Andrew Flower has over 25 years’ experience in providing expert evidence on quantum issues in international arbitrations – both commercial and investor-state. He has provided evidence in arbitrations conducted under the auspices of many arbitral institutions. He has been appointed by the ICC Centre of Expertise as a tribunal expert; provided advice to parties in post-transaction disputes; and acted as the determining expert. Andrew was previously the global head of disputes at Deloitte.
WHAT ATTRACTED YOU TO A CAREER IN COMMERCIAL AND INVESTOR-STATE ARBITRATION?
I fell into the world of forensic accounting more by accident than by design. However, my first ever matter ran for three years, and culminated in the lead partner providing evidence before a distinguished panel at the Peace Palace in The Hague, Netherlands. This got me hooked pretty fast, especially when combined with the intoxicating mix of working across cultures in an international context and visiting parts of the world I would be unlikely otherwise to visit.
WHAT QUALITIES MAKE A SUCCESSFUL EXPERT WITNESS?
It goes without saying that the ability to convey one’s professional opinion clearly in writing and with impartiality is critical. What is also needed is the ability to work closely with instructing counsel – often under demanding time constraints. I’ve found that a sense of humour, especially when under pressure, helps enormously in this. Enjoying the process of cross-examination is also essential.
AFTER SPENDING 15 YEARS AT BIG FOUR ACCOUNTING FIRM DELOITTE, WHAT MOTIVATED YOU TO MOVE TO ALVAREZ & MARSAL?
There were a couple of reasons. I had been a partner at Deloitte for 15 years in, variously, London, Paris and New York. I simply felt it was time for a change. Moreover, in a firm the size of Deloitte, forensic accounting, and more specifically the expert evidence end of it, is a minor specialist area that is therefore challenged in attracting the attention of leadership and investment. Conflicts were also increasingly problematic and I could only see this becoming worse with the move of the Big Four into legal services. At A&M, it’s a core service line and one in which the firm is willing and keen to invest to develop. I was keen to be part of that development. Exciting times lie ahead.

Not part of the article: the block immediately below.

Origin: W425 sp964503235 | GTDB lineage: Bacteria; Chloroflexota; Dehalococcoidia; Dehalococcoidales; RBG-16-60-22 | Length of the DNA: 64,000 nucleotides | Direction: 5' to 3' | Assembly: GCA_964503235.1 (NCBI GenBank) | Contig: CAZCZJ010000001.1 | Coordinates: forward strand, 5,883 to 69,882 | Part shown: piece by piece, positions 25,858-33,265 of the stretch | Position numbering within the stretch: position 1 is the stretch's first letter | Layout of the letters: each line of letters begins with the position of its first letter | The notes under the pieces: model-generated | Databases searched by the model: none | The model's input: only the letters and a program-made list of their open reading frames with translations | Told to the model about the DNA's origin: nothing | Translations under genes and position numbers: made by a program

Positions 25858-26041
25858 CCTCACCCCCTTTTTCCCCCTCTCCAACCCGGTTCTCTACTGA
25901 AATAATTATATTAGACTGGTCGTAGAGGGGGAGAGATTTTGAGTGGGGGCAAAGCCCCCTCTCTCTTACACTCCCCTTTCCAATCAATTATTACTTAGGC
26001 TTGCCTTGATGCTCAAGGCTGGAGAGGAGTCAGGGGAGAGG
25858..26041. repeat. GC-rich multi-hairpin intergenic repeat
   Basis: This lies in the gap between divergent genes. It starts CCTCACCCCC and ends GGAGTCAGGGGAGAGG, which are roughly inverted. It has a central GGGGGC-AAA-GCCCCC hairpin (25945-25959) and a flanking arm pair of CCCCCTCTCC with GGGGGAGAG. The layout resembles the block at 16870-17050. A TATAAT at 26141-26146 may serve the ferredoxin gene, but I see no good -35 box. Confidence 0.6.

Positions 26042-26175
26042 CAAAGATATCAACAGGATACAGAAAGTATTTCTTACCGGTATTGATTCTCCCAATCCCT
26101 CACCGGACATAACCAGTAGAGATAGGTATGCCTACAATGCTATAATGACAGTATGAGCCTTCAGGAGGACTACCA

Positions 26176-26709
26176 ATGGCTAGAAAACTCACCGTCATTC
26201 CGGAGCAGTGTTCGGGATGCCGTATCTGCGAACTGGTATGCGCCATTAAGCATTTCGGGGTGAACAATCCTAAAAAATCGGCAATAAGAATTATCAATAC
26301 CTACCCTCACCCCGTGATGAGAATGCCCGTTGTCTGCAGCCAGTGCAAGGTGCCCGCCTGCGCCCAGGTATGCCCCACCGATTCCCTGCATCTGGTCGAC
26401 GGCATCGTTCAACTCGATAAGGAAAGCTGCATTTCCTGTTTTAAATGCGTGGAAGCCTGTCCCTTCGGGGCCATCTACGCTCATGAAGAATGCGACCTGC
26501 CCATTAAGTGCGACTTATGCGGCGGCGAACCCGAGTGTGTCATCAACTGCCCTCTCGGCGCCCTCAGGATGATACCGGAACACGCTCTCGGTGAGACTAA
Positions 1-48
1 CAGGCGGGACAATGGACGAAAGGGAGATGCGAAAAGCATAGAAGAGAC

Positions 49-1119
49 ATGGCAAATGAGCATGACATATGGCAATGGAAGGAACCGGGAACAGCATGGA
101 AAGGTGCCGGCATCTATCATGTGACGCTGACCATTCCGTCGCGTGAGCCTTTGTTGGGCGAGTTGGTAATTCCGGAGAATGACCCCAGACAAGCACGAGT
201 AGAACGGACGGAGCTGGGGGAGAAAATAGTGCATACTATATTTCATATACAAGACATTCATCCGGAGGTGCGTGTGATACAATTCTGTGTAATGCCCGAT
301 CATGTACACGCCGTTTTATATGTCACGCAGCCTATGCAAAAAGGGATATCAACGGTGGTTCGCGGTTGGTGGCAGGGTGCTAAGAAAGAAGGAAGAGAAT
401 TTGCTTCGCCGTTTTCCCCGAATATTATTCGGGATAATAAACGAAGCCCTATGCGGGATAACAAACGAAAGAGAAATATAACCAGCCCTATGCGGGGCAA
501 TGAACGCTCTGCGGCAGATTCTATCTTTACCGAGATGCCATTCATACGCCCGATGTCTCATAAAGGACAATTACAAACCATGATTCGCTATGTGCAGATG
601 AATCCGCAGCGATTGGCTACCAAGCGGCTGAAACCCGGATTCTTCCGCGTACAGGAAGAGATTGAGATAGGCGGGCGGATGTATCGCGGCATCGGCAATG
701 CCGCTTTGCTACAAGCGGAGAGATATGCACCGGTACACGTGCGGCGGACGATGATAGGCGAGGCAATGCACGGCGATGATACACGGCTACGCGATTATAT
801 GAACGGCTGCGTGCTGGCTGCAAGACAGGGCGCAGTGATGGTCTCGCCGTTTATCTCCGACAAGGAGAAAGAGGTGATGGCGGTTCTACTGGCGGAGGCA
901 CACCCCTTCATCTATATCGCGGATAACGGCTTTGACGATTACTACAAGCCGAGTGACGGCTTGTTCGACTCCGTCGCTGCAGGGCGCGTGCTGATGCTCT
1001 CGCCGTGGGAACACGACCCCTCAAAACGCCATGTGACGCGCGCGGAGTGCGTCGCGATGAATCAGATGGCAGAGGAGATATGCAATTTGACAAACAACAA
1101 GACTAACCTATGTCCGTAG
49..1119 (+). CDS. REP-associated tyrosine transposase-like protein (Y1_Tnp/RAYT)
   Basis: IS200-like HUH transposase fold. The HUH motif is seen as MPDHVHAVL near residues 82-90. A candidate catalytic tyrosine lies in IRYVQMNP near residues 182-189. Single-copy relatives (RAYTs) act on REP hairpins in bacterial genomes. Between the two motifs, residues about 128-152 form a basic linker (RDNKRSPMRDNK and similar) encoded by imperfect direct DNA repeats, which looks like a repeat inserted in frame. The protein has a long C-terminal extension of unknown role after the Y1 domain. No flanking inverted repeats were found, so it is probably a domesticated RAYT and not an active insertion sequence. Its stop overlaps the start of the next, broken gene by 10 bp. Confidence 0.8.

HOW HAS THE COMPETITION FOR EXPERT WITNESS WORK EVOLVED SINCE YOU STARTED YOUR CAREER?
Twenty-five years ago there were a few people in the big accounting firms close to the legal community (linked to accounting malpractice suits) and a few former industry people boosting their pensions by dabbling in the world of expert evidence. The world of hobbyists is long gone: we now have publications like WWL listing leading experts, conferences on what makes a good expert, guides on giving evidence, etc. The world has become far more competitive and challenging.
WHAT ROLE CAN JOINT EXPERT MEETINGS AND HOT-TUBBING PLAY IN THE EFFECTIVE PRESENTATION OF EXPERT TESTIMONY?
If used correctly, witness conferencing and hot-tubbing can be of great assistance to tribunals in identifying the real differences between experts. However, I think there is much to be done to structure such meetings assess the appropriate timing of such meetings and the outputs therefrom to ensure maximum benefit is derived. As it currently stands, the way in which opposing experts are asked to hot-tub differs on each and every occasion and at times seems to be little more than a last minute afterthought by tribunals.
HOW WOULD YOU LIKE YOUR PRACTICE TO DEVELOP OVER THE NEXT FIVE YEARS?
I am naturally looking to grow the team in Paris, to recruit and develop individuals to become experts in their own right. I am also keen to continue develop and foster the team spirit among the existing cohort of experts within A&M – such that we are seen as, and continue to be seen as, one of the leading providers of expert services globally.
WHAT IS THE BEST PIECE OF CAREER ADVICE YOU HAVE RECEIVED?